WASHINGTON: US defence secretary-designate James Mattis has warned that putting conditions on US security assistance to Pakistan has not always produced the desired results.
“Conditioning our security assistance has a mixed history in the case of Pakistan, but I will review all options if I am confirmed,” Mr Mattis said at his confirmation hearing. “In particular, we should be aware of any behaviour that supports Pakistan-based militant groups,” he added.
This was a veiled reference to the argument, often made in the US capital, that sanctioning Pakistan has had negative effects. In the 1990s the United States slapped sweeping sanctions on Pakistan to prevent it from testing nuclear weapons.
Those who oppose sanctioning Pakistan point out that it did not prevent the country from going nuclear, mainly in response to similar tests by India, and reduced US engagement with the country allowed terrorism to flourish.
Mr Mattis, who appeared before the Senate panels on Thursday and Friday to explain the policies he would follow as the defence secretary, said he would consult the Senate Armed Services Committee before making any decision on attaching conditions to US security assistance to Pakistan.
Mr Mattis said he would work to build bridges with Pakistan and to restore the trust that has eroded in recent years. But, at the same time, he would also urge Islamabad to “neutralise” militant groups that allegedly operate within its borders.
Diplomatic observers are interpreting these statements as a glimpse of the Trump administration’s military policy towards Pakistan, which indicate the continuation of the carrot-and-stick policy of the Obama administration.
The statements were read with mixed sentiments in New Delhi and Kabul where media outlets quoted official sources as saying that they had hoped the Trump administration would “force Islamabad to change its policies towards the two neighbours”.
This desire to rebuild the relationship caused Pakistan’s ambassador in Washington, Jalil Abbas Jilani, to say that he hoped the new US administration would reopen the proposed sale of F-16 aircraft to the country and would take a decision in favour of Islamabad.
Mr Jilani noted that US president-elect Donald Trump had selected people who would look sympathetically into the F-16 and other issues.
“These are the people who would not want the resurrection of terrorist groups like Al-Qaeda,” said Mr Jilani, endorsing Pakistan’s position that the F-16s were a useful tool in the fight against terrorism.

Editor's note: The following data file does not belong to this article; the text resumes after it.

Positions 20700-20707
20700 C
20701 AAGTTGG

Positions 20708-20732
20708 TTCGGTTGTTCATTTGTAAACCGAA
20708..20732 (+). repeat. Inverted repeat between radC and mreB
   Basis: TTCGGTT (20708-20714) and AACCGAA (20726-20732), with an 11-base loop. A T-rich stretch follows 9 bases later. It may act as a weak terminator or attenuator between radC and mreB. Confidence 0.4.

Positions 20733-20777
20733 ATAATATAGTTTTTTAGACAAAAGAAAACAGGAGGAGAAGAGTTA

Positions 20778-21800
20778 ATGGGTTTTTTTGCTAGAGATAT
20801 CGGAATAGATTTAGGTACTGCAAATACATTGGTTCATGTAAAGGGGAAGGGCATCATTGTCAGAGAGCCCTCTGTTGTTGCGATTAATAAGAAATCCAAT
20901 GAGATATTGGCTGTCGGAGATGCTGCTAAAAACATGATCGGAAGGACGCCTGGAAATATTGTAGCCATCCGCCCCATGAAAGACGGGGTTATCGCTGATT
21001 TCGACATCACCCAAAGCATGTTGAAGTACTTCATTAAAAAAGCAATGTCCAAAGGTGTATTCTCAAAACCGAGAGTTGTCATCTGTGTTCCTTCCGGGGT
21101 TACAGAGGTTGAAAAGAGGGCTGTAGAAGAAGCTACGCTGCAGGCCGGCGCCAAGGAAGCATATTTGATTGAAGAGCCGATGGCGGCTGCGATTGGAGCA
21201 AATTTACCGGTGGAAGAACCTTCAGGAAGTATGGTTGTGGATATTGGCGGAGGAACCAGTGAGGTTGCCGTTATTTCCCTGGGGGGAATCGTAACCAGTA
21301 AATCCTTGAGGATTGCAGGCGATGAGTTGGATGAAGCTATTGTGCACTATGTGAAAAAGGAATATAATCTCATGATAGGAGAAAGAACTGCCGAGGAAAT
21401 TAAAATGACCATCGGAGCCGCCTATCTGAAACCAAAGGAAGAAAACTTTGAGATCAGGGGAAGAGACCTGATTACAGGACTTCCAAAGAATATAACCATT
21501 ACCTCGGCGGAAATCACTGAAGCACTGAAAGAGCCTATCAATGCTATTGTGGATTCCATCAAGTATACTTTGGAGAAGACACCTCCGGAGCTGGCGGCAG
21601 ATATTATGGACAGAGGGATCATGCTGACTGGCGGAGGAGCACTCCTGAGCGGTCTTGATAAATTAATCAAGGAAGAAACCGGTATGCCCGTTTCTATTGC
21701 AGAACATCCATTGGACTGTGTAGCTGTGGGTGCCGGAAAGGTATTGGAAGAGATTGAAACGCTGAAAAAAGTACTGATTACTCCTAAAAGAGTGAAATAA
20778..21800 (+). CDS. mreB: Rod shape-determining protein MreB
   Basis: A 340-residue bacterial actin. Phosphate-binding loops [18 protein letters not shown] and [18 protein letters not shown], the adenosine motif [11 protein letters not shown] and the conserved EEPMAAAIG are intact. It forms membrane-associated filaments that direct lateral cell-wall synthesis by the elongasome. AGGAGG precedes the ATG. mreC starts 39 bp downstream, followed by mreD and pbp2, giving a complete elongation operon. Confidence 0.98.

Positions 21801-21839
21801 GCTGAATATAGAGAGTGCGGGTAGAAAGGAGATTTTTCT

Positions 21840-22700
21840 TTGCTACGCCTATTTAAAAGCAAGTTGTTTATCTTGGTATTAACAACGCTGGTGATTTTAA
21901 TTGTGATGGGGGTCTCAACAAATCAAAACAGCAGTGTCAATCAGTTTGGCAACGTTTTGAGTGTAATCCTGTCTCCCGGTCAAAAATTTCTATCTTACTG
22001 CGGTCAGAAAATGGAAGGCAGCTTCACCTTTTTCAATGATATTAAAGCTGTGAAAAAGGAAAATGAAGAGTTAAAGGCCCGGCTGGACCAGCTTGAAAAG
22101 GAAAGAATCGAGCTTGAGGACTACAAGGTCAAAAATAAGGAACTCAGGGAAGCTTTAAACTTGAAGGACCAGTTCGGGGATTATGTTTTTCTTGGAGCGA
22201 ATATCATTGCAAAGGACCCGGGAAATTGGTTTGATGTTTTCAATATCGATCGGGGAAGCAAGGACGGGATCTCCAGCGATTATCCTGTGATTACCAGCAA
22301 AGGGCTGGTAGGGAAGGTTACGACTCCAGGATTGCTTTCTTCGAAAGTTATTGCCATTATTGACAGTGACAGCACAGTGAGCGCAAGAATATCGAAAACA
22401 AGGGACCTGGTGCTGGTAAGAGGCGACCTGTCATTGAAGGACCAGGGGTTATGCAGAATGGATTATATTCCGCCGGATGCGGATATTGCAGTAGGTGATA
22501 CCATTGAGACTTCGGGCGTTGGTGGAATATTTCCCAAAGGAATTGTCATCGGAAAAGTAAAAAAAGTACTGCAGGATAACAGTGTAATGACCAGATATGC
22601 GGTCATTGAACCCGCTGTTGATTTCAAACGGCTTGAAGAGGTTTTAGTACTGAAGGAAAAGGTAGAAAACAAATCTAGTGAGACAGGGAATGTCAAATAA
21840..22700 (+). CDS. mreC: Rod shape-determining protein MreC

Last year, the US Congress refused to release the funds needed for selling the F-16s to Pakistan at a reduced price, which forced the Obama administration to cancel the offer.
But the ambassador said he believes US-Pakistan relations would improve under the Trump administration, which includes several retired generals who have served in the Pak-Afghan region.
Mr Jilani, who was speaking at a luncheon he hosted for the mainstream US media on Friday, completes his tenure next month and is being replaced by Foreign Secretary Aizaz Ahmad Chaudhry.
Ambassador Jilani said he also hoped that the Trump administration would work to reduce tensions between India and Pakistan. He noted that US vice president-elect Mike Pence recently expressed the desire to help resolve the Kashmir dispute, which caused him to believe that the new administration wants to play an effective role in the South Asian region.
He also indicated that as defence secretary, he would be firm in denying sanctuary to the extremist forces undermining the stability and security of Afghanistan and would urge Pakistan to eliminate the safe havens that still allegedly existed in Fata.
When asked what were the areas of shared strategic interest between the United States and Pakistan, Mr Mattis said: “Areas of cooperation include our support for Pakistan’s counterterror and counterinsurgency efforts, Pakistan’s approval of US logistics movements into Afghanistan through its territory and airspace, and Pakistani support for counterpiracy activities in the Arabian Sea.”
Published in Dawn, January 15th, 2017